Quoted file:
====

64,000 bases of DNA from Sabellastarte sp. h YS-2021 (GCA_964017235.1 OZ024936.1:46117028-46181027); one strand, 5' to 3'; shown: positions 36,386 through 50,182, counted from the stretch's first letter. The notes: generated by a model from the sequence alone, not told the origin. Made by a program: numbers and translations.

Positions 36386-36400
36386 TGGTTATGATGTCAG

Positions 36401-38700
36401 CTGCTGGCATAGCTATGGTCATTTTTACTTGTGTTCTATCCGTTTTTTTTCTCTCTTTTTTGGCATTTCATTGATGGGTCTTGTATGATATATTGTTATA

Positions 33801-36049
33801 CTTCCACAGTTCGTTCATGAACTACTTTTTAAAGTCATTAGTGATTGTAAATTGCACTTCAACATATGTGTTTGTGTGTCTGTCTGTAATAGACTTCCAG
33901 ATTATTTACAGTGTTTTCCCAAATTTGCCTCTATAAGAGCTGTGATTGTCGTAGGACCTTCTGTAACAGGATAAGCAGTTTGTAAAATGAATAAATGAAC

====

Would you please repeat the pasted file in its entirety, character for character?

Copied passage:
64,000 bases of DNA from Sabellastarte sp. h YS-2021 (GCA_964017235.1 OZ024936.1:46117028-46181027); one strand, 5' to 3'; shown: positions 36,386 through 50,182, counted from the stretch's first letter. The notes: generated by a model from the sequence alone, not told the origin. Made by a program: numbers and translations.

Positions 36386-36400
36386 TGGTTATGATGTCAG

Positions 36401-38700
36401 CTGCTGGCATAGCTATGGTCATTTTTACTTGTGTTCTATCCGTTTTTTTTCTCTCTTTTTTGGCATTTCATTGATGGGTCTTGTATGATATATTGTTATA

Positions 33801-36049
33801 CTTCCACAGTTCGTTCATGAACTACTTTTTAAAGTCATTAGTGATTGTAAATTGCACTTCAACATATGTGTTTGTGTGTCTGTCTGTAATAGACTTCCAG
33901 ATTATTTACAGTGTTTTCCCAAATTTGCCTCTATAAGAGCTGTGATTGTCGTAGGACCTTCTGTAACAGGATAAGCAGTTTGTAAAATGAATAAATGAAC